• Key Polycarbonate material properties for new Drug Delivery Devices
• Changing needs and requirements for Drug Delivery Devices (e.g. USP661.1)
• Polycarbonate innovations for Global Drug Delivery Device Manufacturers
• Orienting Drug Delivery Materials toward Circular Economies and New Sustainability Requirements

Measuring the Value of Improved Workflow Efficiency and Safety of Drug Administration with Prefilled Syringes
14:50 - 15:30
Workshops
Global Portfolio Lead
Becton Dickinson & Co

Sponsored by:

Understanding hospital and care center’s unmet needs is vital for providing them with impactful solutions. In the healthcare setting, patient safety concerns exist across the entire drug delivery spectrum. Specifically, in an acute care setting where decisions are often made quickly or under stress, error rates can be at their highest.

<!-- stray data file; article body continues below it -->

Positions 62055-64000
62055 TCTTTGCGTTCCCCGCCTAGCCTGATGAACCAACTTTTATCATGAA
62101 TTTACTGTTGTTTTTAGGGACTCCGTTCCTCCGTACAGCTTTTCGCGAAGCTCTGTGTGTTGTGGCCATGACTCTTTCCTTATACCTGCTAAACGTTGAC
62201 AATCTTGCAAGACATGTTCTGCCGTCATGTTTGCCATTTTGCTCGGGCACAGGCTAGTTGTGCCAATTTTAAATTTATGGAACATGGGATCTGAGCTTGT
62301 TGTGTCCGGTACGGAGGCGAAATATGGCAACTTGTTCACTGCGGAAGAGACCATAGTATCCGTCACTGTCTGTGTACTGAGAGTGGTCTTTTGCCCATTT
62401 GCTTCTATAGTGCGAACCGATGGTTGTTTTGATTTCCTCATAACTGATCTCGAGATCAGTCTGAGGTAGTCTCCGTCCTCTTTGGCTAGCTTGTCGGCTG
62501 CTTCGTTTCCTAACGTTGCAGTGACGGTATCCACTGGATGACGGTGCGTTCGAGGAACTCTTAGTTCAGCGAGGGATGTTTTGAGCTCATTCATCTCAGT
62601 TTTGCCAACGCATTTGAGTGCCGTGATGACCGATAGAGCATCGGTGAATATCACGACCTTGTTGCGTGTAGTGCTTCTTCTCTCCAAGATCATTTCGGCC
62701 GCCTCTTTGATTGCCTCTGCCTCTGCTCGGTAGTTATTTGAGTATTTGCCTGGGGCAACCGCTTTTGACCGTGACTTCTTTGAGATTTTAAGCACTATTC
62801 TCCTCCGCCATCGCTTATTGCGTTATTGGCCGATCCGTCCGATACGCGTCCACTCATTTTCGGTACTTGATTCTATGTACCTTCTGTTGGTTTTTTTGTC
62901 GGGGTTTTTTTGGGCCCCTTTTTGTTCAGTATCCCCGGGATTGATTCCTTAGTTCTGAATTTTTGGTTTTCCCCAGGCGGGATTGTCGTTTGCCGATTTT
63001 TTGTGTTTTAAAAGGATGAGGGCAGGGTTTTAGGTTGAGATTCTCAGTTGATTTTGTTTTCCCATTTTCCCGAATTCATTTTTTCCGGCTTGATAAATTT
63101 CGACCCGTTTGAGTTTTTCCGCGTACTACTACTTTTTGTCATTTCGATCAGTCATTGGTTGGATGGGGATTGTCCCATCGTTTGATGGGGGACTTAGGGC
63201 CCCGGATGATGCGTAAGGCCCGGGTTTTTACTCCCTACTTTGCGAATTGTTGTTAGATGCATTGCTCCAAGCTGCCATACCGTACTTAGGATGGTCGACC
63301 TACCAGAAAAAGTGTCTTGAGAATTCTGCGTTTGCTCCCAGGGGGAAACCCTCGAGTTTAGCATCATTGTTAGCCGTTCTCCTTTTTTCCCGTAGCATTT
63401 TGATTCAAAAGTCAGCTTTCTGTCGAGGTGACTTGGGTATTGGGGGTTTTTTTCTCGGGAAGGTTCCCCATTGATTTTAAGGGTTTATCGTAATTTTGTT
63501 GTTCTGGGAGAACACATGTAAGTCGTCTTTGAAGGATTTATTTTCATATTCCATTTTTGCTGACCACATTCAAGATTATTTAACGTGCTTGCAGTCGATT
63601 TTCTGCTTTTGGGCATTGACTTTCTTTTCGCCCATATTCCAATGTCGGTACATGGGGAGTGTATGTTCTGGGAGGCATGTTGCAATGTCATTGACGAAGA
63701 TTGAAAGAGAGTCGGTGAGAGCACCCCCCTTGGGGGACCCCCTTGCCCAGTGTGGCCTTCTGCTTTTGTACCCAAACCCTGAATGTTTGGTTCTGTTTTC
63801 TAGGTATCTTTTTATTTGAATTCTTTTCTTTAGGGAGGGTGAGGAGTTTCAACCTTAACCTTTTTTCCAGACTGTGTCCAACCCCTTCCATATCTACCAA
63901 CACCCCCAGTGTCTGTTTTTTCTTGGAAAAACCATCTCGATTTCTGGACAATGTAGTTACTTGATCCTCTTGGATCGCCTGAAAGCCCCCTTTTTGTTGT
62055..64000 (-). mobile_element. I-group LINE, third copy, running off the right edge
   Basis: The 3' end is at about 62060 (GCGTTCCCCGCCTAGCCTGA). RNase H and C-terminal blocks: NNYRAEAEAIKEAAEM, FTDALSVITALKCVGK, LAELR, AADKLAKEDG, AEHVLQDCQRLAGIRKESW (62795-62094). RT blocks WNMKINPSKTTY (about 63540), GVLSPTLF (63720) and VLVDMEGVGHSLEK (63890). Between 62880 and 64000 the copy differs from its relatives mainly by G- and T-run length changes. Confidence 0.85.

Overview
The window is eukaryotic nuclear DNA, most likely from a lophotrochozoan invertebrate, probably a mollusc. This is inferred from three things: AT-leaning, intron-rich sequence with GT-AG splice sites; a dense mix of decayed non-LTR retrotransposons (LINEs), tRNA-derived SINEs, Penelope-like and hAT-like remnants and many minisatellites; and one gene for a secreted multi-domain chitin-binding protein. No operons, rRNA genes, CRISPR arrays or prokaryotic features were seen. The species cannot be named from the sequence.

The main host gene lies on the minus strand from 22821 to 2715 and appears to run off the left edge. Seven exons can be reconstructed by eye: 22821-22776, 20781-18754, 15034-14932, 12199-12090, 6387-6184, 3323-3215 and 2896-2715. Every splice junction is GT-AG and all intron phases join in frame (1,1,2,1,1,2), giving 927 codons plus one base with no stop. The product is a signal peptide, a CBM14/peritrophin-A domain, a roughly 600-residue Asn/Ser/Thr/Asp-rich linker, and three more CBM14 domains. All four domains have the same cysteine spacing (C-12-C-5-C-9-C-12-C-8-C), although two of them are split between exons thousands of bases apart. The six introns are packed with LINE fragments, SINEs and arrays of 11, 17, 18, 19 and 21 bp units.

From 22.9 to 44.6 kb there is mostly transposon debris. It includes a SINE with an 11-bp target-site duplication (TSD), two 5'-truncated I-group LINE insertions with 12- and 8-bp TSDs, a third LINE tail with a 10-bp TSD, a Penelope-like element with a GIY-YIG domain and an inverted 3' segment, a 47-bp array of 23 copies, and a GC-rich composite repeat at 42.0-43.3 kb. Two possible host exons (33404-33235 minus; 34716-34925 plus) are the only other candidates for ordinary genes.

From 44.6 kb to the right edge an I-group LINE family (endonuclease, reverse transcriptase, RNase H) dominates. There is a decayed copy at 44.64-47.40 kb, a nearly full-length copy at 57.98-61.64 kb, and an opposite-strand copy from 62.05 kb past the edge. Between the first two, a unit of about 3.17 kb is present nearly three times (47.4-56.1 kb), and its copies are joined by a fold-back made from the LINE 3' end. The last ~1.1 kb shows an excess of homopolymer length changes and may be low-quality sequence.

In a healthcare setting, medication errors can result from human factors, work-arounds etc. and may be linked with the type of primary container being used in medication preparation and administration. Collectively, drug delivery mistakes create challenges in maintaining optimal patient safety, healthcare worker safety, and can negatively impact the end user’s bottom line. Through the workshop, we will address how differences in primary container options for injectable drugs can add value by offering care centers configurations that address universal pain points.

ActiveGuard®Connect™ - A Smart Packaging Solution Driving Adherence
15:40 - 16:20
Workshops

Sponsored by: